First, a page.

I recently read Folks, This Ain't Normal by Joel Salatin, and besides deciding that every American needs to read this book (more on that later), I was kind of hit in the head with something I knew already: chickens are omnivores!  While they get plenty of bugs out on pasture during the warmer months, chickens that are kept confined in the winter - and even those that free-range - aren't getting the animal protein they need.  In his book, Salatin recommends shooting a squirrel once a week and feeding that to your flock.  Sounds nauseating, but it's a free feed supplement and the chickens need the protein.  And they have great fun with things like that (wink, wink).

Option #2 is to take advantage of our non-existent winter and do some yardwork.  Byron dug up the wilderness in the middle of our driveway to prep it for some landscaping this spring.

Guess what likes to hide under all that lush mulch?

Grub worms!  (Please tell me you weren't snacking on anything when you viewed this photo!)
Byron found dozens of these and the Rhode Island Reds, who are in the hoophouse, were in paradise.  We're finding that they get bored in there, which has resulted in an environment every bit as harsh as the high school cafeteria.  Just this morning I put a wheelbarrow full of leaves in there so they could have something to scratch through.  Everyone likes playing in the leaves, right??

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Tuesday, February 7, 2012

Don't Blink: A Brief Re-upholstery Update

This weekend I ditched cleaning the house and got in a couple good hours of re-upholstering the first of our two vintage wingback chairs.  I knew I was going to start forgetting how, exactly, the pieces went together if I didn't continue the project soon.

I had cut out the fabric the previous week, using the old pieces as templates.  I left myself a bit more of a seam allowance, and the process has worked out pretty well...especially since I got the fabric on clearance and knew I'd be cutting it close (pun intended) as to having enough for the project.  The only thing not pictured here is the cushion, which is also complete; that was a mini-project in itself and took me an entire afternoon.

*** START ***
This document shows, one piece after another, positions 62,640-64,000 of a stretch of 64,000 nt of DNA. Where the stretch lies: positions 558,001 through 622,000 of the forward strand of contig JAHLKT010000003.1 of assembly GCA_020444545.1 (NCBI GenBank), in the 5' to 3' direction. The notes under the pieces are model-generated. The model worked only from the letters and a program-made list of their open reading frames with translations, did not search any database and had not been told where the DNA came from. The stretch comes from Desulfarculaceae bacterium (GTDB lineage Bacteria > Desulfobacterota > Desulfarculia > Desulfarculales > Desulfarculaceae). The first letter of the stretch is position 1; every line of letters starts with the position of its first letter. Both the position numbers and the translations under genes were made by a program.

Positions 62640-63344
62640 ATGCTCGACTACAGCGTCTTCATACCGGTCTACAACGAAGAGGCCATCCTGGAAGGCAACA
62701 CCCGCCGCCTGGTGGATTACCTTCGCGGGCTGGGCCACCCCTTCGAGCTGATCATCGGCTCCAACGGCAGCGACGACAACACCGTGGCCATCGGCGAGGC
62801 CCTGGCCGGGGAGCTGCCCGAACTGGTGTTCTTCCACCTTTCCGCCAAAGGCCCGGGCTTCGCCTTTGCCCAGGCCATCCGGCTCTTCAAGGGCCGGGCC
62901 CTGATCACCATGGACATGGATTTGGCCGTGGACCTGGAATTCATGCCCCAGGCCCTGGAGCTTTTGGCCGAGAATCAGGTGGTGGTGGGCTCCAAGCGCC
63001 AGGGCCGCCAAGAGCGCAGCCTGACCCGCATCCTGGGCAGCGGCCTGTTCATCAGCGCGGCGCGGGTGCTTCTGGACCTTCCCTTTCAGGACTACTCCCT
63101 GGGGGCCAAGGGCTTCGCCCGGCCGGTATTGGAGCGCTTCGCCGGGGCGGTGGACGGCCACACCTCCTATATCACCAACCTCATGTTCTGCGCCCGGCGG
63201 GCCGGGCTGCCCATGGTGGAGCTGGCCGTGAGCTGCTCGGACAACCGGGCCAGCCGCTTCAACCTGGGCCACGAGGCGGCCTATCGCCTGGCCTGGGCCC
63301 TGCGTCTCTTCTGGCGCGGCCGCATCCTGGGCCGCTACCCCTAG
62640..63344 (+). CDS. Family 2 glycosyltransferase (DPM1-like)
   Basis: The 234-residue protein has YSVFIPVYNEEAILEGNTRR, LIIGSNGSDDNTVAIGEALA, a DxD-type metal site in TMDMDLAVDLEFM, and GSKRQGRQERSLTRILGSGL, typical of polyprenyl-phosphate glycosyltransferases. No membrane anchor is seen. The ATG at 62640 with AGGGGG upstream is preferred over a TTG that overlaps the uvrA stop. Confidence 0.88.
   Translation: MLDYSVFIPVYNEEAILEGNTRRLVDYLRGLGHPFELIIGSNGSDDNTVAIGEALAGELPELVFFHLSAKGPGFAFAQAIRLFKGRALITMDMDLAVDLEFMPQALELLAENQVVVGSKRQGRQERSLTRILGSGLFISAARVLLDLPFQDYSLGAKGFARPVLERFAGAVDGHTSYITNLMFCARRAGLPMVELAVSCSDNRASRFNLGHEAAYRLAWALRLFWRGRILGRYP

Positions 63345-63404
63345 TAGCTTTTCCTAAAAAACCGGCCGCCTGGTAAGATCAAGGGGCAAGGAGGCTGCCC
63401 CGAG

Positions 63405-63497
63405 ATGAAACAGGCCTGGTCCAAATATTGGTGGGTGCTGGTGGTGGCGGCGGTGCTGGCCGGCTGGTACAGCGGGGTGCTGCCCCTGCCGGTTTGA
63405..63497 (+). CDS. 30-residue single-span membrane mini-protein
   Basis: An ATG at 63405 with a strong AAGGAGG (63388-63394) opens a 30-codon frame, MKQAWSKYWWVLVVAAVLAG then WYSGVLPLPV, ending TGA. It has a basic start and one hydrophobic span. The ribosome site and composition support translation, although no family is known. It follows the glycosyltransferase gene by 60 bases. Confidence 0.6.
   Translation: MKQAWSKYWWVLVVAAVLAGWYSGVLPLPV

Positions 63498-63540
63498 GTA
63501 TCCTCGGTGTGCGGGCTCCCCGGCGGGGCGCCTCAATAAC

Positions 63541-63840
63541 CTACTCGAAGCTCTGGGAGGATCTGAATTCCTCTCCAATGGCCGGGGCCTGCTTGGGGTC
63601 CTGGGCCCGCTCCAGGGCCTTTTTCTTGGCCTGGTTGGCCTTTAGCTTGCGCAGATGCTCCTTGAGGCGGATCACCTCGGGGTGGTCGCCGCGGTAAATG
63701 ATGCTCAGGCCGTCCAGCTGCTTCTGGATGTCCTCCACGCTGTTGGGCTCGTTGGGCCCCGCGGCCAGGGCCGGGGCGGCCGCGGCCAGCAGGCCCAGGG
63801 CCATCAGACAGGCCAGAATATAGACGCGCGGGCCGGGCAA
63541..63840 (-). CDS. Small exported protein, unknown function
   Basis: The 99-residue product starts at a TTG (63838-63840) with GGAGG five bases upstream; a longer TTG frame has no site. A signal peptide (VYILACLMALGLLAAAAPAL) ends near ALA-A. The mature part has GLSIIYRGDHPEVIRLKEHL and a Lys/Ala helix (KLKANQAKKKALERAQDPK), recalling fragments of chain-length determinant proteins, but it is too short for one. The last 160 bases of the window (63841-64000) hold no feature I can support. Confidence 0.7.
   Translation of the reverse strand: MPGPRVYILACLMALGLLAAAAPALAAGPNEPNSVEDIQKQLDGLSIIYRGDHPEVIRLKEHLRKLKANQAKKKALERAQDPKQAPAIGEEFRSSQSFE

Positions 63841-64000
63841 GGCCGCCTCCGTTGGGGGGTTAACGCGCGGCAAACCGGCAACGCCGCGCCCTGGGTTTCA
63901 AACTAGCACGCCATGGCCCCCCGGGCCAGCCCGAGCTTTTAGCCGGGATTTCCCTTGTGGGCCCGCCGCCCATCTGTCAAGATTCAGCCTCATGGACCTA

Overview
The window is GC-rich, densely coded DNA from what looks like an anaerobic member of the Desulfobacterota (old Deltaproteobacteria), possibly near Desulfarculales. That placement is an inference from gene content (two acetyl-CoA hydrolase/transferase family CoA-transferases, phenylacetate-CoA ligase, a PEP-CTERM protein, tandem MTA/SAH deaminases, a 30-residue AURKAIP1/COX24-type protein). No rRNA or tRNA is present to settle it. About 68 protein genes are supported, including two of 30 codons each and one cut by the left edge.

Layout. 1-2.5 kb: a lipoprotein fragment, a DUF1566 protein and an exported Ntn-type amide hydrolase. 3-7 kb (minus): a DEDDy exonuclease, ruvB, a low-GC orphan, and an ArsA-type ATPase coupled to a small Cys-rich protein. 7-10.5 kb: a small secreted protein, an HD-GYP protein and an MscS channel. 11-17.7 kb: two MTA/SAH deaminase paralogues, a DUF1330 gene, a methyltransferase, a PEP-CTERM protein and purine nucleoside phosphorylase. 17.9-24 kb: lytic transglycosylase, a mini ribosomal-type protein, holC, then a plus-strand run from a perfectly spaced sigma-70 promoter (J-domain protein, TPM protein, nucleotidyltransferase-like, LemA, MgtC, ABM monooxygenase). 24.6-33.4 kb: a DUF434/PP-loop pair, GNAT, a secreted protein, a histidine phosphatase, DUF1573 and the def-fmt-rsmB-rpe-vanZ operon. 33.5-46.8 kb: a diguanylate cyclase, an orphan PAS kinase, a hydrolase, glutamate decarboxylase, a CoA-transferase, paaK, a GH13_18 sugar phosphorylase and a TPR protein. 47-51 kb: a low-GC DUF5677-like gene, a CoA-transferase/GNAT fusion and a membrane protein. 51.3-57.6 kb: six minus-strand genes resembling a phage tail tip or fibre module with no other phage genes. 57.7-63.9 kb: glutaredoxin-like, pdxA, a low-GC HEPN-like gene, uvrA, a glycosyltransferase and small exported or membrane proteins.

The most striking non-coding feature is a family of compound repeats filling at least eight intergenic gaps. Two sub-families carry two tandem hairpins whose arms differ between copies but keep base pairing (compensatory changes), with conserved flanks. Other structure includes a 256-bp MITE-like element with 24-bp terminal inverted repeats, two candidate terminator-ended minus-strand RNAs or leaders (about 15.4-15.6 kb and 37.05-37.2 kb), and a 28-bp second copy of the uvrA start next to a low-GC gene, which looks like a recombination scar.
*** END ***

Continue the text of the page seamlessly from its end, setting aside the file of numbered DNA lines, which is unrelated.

Original and new fabric

These inside pieces were fairly easy to install.  Thus far, everything has been stapled.

Welting along the outside of the wing. 
And this is where I am now: attempting to attach the fabric to the exterior of the wing.  It's beyond tricky and I've removed the staples twice already to try to smooth the fabric out to my satisfaction.  Going to give it one last shot this morning...

Click here to read my previous post on this project!

Thursday, February 2, 2012

The Guineas' Reign of Terror

We recently tried combining our small flock of wandering Barred Rock hens, and the three guineas that think these geriatric chickens are their mommies, with our younger brood of Rhode Island Reds.  We had tried this once before, because we'd heard that when the chickens were all the same size, the older ones would be less likely to murder their juniors and the pecking order would kind of work itself out.  Well, that time it didn't go so well for the Reds.  No blood was shed, but the older hens used the old divide-and-conquer technique to dominate the two feeders we had out.

So what possessed us to try it again?  Poop on the front porch.  Poop on the back porch.  When you have wandering chickens, they wander (and poop) wherever they please.  And since we feel ghetto enough as we live through a renovation, a little less poop to squish through our Crocs as we walk out the door would be heavenly.

The results?  We put the Barred Rocks and guineas in the hoop house with the Rhode Island Reds, and the Barred Rocks were awful, as usual.  Pecking any Rhode Island Red who came near the feeder.  Forcing them out of their nest boxes.  But the real villains were the guineas, whose Reign of Terror kept the Rhode Island Red populace heading for higher ground (the roost bars) most of the day.  A picture is worth a thousand words, so I'll shut up for a minute...

The guineas plot their next move while one of their Barred Rock mommies keeps watch for any errant Rhode Island Reds.

Several (probably hungry) Rhode Island Reds brave flying down from the roost bar and huddle in a corner of the hoop house, waiting for an opportune time to snag some food.

A guinea takes notice and issues a loud series of commands...

The Rhode Island Reds briefly consider a revolt... 

...but swiftly begin to acquiesce to the three dictators by heading for the roost bar.  And the rooster?  Worthless. Granted, he did come down several times, but the guineas (who are half his size) descended on him almost instantly, sending him flying back to safety.
In the end, the flocks are separate again and we are dancing around the droppings on our front porch.  Has anyone out there had success combing flocks?  If so, do tell!

A Rural Journal and my friend, Lisa, at Three Bears Farm are beginning Rural Thursdays, and I'm linking up!  Click here to check out the blog hop at Three Bears Farm, and here to check out A Rural Journal!

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Also linking up to Farmgirl Friday at Deborah Jean's Dandelion House!